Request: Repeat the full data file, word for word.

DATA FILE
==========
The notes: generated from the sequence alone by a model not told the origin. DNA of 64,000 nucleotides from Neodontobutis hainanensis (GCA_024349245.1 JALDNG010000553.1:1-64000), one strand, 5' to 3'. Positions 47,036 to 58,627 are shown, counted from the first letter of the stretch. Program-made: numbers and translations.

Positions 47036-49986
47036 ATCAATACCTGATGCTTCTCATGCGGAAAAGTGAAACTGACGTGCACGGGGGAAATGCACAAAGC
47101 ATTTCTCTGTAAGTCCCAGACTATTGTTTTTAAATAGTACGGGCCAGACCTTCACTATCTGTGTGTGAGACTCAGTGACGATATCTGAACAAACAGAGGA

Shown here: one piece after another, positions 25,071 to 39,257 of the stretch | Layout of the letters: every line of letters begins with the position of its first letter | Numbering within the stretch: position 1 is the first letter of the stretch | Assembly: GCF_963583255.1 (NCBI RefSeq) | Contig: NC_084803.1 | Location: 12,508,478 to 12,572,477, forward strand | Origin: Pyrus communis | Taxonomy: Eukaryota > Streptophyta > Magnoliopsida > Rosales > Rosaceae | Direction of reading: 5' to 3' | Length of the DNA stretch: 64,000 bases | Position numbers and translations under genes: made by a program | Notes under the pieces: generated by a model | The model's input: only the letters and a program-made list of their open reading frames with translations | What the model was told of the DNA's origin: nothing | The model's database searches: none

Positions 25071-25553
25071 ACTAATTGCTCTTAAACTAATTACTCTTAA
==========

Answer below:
The notes: generated from the sequence alone by a model not told the origin. DNA of 64,000 nucleotides from Neodontobutis hainanensis (GCA_024349245.1 JALDNG010000553.1:1-64000), one strand, 5' to 3'. Positions 47,036 to 58,627 are shown, counted from the first letter of the stretch. Program-made: numbers and translations.

Positions 47036-49986
47036 ATCAATACCTGATGCTTCTCATGCGGAAAAGTGAAACTGACGTGCACGGGGGAAATGCACAAAGC
47101 ATTTCTCTGTAAGTCCCAGACTATTGTTTTTAAATAGTACGGGCCAGACCTTCACTATCTGTGTGTGAGACTCAGTGACGATATCTGAACAAACAGAGGA

Shown here: one piece after another, positions 25,071 to 39,257 of the stretch | Layout of the letters: every line of letters begins with the position of its first letter | Numbering within the stretch: position 1 is the first letter of the stretch | Assembly: GCF_963583255.1 (NCBI RefSeq) | Contig: NC_084803.1 | Location: 12,508,478 to 12,572,477, forward strand | Origin: Pyrus communis | Taxonomy: Eukaryota > Streptophyta > Magnoliopsida > Rosales > Rosaceae | Direction of reading: 5' to 3' | Length of the DNA stretch: 64,000 bases | Position numbers and translations under genes: made by a program | Notes under the pieces: generated by a model | The model's input: only the letters and a program-made list of their open reading frames with translations | What the model was told of the DNA's origin: nothing | The model's database searches: none

Positions 25071-25553
25071 ACTAATTGCTCTTAAACTAATTACTCTTAA